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dc.contributor.authorCarroll, Cassandra S.
dc.contributor.authorGrieve, Clark L.
dc.contributor.authorMurugathasan, Indu
dc.contributor.authorBennet, Andrew J.
dc.contributor.authorMelo Czekster, Clarissa
dc.contributor.authorLui, Huanting
dc.contributor.authorNaismith, James
dc.contributor.authorMoore, Margo M.
dc.identifier.citationCarroll , C S , Grieve , C L , Murugathasan , I , Bennet , A J , Melo Czekster , C , Lui , H , Naismith , J & Moore , M M 2017 , ' The rhizoferrin biosynthetic gene in the fungal pathogen Rhizopus delemar is a novel member of the NIS gene family ' , International Journal of Biochemistry and Cell Biology , vol. 89 , pp. 136-146 .
dc.identifier.otherPURE: 250268344
dc.identifier.otherPURE UUID: 463ea0e0-21de-4aca-af52-1a355b947c4c
dc.identifier.otherRIS: urn:A5B08A45BA65F8671A8F36906A7121C6
dc.identifier.otherScopus: 85020851394
dc.identifier.otherORCID: /0000-0002-7163-4057/work/59222333
dc.identifier.otherWOS: 000407523000015
dc.descriptionThis work was supported by the Natural Sciences and Engineering Research Council of Canada award to MM (grant number 611181). C. Carroll thanks Simon Fraser University for a travel and research award.en
dc.description.abstractIron is essential for growth and in low iron environments such as serum many bacteria and fungi secrete ferric iron-chelating molecules called siderophores. All fungi produce hydroxamate siderophores with the exception of Mucorales fungi, which secrete rhizoferrin, a polycarboxylate siderophore. Here we investigated the biosynthesis of rhizoferrin by the opportunistic human pathogen, Rhizopus delemar. We searched the genome of R. delemar 99–880 for a homologue of the bacterial NRPS-independent siderophore (NIS) protein, SfnaD that is involved in biosynthesis of staphyloferrin A in Staphylococcus aureus. A protein was identified in R. delemar with 22% identity and 37% similarity with SfnaD, containing an N-terminal IucA/IucC family domain, and a C-terminal conserved ferric iron reductase FhuF-like transporter domain. Expression of the putative fungal rhizoferrin synthetase (rfs) gene was repressed by iron. The rfs gene was cloned and expressed in E.coli and siderophore biosynthesis from citrate and diaminobutane was confirmed using high resolution LC–MS. Substrate specificity was investigated showing that Rfs produced AMP when oxaloacetic acid, tricarballylic acid, ornithine, hydroxylamine, diaminopentane and diaminopropane were employed as substrates. Based on the production of AMP and the presence of a mono-substituted rhizoferrin, we suggest that Rfs is a member of the superfamily of adenylating enzymes. We used site-directed mutagenesis to mutate selected conserved residues predicted to be in the Rfs active site. These studies revealed that H484 is essential for Rfs activity and L544 may play a role in amine recognition by the enzyme. This study on Rfs is the first characterization of a fungal NIS enzyme. Future work will determine if rhizoferrin biosynthesis is required for virulence in Mucorales fungi.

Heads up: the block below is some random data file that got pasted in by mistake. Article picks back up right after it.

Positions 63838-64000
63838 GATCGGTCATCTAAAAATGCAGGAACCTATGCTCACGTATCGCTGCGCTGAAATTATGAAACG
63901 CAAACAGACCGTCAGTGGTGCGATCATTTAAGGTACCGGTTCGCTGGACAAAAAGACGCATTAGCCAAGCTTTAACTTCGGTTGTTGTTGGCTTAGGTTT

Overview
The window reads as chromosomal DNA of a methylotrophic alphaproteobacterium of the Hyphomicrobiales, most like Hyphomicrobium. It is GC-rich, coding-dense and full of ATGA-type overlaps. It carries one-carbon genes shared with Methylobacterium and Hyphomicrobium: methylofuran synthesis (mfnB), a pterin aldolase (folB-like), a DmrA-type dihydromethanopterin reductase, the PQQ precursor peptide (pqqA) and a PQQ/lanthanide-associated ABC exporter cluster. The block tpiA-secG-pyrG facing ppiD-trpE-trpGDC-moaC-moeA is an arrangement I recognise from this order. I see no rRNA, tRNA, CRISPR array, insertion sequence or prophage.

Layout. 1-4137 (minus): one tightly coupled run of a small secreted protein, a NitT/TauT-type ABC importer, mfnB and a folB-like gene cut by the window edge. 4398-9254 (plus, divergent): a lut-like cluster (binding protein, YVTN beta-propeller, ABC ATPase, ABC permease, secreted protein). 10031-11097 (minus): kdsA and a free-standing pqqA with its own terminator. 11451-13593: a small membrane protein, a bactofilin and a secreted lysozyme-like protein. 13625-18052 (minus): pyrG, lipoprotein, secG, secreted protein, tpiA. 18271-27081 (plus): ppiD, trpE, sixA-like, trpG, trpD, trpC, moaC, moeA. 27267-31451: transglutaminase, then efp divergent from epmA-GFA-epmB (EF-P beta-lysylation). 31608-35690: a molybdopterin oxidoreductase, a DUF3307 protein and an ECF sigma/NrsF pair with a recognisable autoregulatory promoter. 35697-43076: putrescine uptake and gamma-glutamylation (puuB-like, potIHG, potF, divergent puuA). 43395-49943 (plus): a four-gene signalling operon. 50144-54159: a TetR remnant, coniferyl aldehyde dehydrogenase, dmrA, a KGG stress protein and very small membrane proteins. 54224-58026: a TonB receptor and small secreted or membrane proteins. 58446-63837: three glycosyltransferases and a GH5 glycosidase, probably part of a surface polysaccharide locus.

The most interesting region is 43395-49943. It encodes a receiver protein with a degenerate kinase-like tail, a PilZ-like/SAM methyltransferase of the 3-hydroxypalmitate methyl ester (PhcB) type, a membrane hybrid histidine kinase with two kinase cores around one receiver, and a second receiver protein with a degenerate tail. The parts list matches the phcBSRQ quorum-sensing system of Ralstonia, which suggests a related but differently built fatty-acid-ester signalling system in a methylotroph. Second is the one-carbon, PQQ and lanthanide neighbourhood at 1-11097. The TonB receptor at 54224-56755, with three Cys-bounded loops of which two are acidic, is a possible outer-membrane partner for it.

dc.relation.ispartofInternational Journal of Biochemistry and Cell Biologyen
dc.rights© 2017 Elsevier Ltd. All rights reserved. This work has been made available online in accordance with the publisher’s policies. This is the author created, accepted version manuscript following peer review and may differ slightly from the final published version. The final published version of this work is available at
dc.subjectRhizopus delemaren
dc.subjectSiderophore biosynthesisen
dc.subjectNRPS-independent siderophore (NIS)en
dc.subjectQD Chemistryen
dc.subjectQH301 Biologyen
dc.titleThe rhizoferrin biosynthetic gene in the fungal pathogen Rhizopus delemar is a novel member of the NIS gene familyen
dc.typeJournal articleen
dc.contributor.institutionUniversity of St Andrews. School of Chemistryen
dc.contributor.institutionUniversity of St Andrews. Biomedical Sciences Research Complexen
dc.contributor.institutionUniversity of St Andrews. EaSTCHEMen
dc.description.statusPeer revieweden

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